A memoir is a powerful tool that allows you to share your story and benefit others. Memoirs can encourage, uplift, inspire, and offer insight.
However, your success as a memoirist depends on choosing the right topic.
Before you brainstorm possible topics, it helps to remember what a memoir is and what it isn’t. A memoir is a story about a specific time period or set of events in your life. This is not to be confused with an autobiography, which is broader in scope, covering your entire life from birth through adulthood.
As you consider what to write a memoir about, focus on specific topics, time periods, or themes, rather than your “life story.”
Still struggling for ideas? Check out the following suggestions for good memoir material.
What to Write A Memoir About
We all have favorite stories from our past. Some of these stories are meaningful to our intimate circle of family and friends, while others could speak to a wider audience. Your book should tell a story that would interest readers who don’t already know you.
Here are examples of stories that could draw a wide audience.
Circumstances You Have Overcome
We call these “overcomer stories” because you, the author, share how you were able to overcome difficult circumstances.
Difficult circumstances in memoirs are often beyond the author’s control, such as infidelity, death, illness, job loss, or other unforeseen events. Your response to these unwanted circumstances drives the central action of the story.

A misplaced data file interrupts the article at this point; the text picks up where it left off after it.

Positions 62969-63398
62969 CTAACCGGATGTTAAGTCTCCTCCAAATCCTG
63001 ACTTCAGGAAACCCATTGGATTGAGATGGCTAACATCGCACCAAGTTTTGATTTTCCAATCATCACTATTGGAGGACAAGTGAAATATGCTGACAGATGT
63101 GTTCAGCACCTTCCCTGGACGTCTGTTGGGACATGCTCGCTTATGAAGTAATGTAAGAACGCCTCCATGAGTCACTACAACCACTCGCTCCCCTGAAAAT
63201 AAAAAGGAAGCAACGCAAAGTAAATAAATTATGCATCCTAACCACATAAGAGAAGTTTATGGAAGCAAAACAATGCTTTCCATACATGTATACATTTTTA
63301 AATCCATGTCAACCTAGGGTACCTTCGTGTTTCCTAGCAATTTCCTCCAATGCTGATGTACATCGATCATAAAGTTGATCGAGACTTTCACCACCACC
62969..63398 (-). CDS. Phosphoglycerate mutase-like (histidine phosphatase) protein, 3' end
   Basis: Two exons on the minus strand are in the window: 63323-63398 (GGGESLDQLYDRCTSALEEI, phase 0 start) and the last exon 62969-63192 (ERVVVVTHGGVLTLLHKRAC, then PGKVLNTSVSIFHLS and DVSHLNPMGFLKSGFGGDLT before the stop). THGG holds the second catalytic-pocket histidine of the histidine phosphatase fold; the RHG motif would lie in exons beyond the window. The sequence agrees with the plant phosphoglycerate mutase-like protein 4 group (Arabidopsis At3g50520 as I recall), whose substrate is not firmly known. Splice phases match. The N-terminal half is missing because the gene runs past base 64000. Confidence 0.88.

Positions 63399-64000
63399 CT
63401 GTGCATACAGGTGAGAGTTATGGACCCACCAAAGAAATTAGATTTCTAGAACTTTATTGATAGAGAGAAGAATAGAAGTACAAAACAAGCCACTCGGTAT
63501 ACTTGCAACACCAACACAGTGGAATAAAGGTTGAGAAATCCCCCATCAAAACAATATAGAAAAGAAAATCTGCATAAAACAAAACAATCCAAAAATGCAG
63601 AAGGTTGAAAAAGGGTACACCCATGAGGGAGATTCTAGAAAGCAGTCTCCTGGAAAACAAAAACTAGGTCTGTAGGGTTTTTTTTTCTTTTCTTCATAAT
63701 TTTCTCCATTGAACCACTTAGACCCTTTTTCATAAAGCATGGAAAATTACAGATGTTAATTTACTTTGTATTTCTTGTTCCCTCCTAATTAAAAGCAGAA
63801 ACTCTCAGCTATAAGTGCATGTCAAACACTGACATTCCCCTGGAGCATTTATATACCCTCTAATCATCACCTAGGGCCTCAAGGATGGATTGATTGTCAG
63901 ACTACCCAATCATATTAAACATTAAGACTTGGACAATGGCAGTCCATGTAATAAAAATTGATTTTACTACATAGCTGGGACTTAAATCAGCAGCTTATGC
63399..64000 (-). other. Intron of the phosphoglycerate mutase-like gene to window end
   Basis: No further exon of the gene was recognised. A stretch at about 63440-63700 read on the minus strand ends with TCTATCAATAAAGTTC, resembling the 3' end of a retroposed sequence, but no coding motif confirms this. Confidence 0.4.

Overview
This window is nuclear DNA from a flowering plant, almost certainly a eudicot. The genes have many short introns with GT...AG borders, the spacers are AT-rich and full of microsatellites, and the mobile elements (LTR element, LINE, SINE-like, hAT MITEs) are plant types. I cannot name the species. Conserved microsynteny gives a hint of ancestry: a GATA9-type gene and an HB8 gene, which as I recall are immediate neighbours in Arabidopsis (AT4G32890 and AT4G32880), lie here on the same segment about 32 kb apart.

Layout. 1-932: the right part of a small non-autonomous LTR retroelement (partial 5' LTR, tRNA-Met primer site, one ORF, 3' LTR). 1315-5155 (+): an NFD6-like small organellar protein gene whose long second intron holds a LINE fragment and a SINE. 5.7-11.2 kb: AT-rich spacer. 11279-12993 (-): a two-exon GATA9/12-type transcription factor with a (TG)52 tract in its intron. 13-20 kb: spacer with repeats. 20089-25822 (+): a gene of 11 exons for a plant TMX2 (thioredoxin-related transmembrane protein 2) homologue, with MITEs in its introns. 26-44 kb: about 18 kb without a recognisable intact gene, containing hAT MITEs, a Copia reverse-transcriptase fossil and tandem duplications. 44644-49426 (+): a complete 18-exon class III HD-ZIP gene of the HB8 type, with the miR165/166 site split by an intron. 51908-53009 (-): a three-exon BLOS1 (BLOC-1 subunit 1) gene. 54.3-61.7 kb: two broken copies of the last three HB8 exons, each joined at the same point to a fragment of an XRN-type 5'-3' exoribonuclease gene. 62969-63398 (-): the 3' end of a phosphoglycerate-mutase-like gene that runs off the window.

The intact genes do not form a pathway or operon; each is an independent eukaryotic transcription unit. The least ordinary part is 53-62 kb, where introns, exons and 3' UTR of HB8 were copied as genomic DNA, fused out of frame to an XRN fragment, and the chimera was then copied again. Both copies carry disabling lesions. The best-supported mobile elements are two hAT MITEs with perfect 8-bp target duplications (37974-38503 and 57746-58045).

Nancy Jo Nelson wrote Lessons from the Ledge: A Little Book About Big Stuff to explore the fallout from her husband’s suicide, which happened in the middle of their divorce. Nancy didn’t choose this agonizing road, yet she found a way to support her family, work through the grief, and come to peace with what happened.
A popular book-to-movie overcomer story is Cheryl Strayed’s Wild, about hiking the Pacific Crest Trail solo after her mother’s death and her own slide into drug abuse. Cheryl grapples with her cruel circumstances by choosing a tangible journey to test her mettle.
If you’ve faced difficult circumstances in your relationships, career, health, or some other area of life, consider writing an overcomer memoir.
A Pivotal Moment
Sometimes a memoir’s story is not set in motion by a set of circumstances, but by one pivotal event that changes your life.
Memoirist Jes Averhart calls these “crucible moments,” and they birthed the idea for her memoir title: Out of the Crucible. Her crucible moments involve the search for her biological father, and her interest in these life-changing events drove the theme of her memoir
Sometimes, pivotal moments arrive at the end of life. Physician Paul Kalanithi wrote When Breath Becomes Air to process the change in his life after he was diagnosed with stage IV lung cancer at age 36. This one event redefined Paul’s definition of a meaningful life and changed his perspective on nurturing his new baby.
If you can point to a moment in your life and show how it changed you, consider writing about it.
An Amazing Experience
Maybe you had a thrilling or impactful experience that you’ll always remember. While the average reader may not want to know every cool trip or touching moment in your life, some experiences are so fantastic, or reveal something so universal, that you should share them.